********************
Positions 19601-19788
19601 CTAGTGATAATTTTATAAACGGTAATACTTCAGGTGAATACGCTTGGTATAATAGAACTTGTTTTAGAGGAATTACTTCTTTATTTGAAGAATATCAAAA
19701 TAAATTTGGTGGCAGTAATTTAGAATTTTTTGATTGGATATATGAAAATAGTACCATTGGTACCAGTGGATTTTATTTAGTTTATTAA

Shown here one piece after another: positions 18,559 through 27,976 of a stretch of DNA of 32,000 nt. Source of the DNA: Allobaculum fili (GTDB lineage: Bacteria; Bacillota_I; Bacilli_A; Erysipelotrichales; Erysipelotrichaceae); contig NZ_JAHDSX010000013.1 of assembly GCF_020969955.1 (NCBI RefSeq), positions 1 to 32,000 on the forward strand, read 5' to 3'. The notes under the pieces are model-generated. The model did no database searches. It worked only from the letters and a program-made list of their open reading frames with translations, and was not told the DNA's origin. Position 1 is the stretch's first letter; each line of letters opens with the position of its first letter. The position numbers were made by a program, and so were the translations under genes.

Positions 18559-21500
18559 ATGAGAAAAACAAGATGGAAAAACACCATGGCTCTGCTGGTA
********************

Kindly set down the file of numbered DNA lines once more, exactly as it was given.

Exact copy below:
Positions 19601-19788
19601 CTAGTGATAATTTTATAAACGGTAATACTTCAGGTGAATACGCTTGGTATAATAGAACTTGTTTTAGAGGAATTACTTCTTTATTTGAAGAATATCAAAA
19701 TAAATTTGGTGGCAGTAATTTAGAATTTTTTGATTGGATATATGAAAATAGTACCATTGGTACCAGTGGATTTTATTTAGTTTATTAA

Shown here one piece after another: positions 18,559 through 27,976 of a stretch of DNA of 32,000 nt. Source of the DNA: Allobaculum fili (GTDB lineage: Bacteria; Bacillota_I; Bacilli_A; Erysipelotrichales; Erysipelotrichaceae); contig NZ_JAHDSX010000013.1 of assembly GCF_020969955.1 (NCBI RefSeq), positions 1 to 32,000 on the forward strand, read 5' to 3'. The notes under the pieces are model-generated. The model did no database searches. It worked only from the letters and a program-made list of their open reading frames with translations, and was not told the DNA's origin. Position 1 is the stretch's first letter; each line of letters opens with the position of its first letter. The position numbers were made by a program, and so were the translations under genes.

Positions 18559-21500
18559 ATGAGAAAAACAAGATGGAAAAACACCATGGCTCTGCTGGTA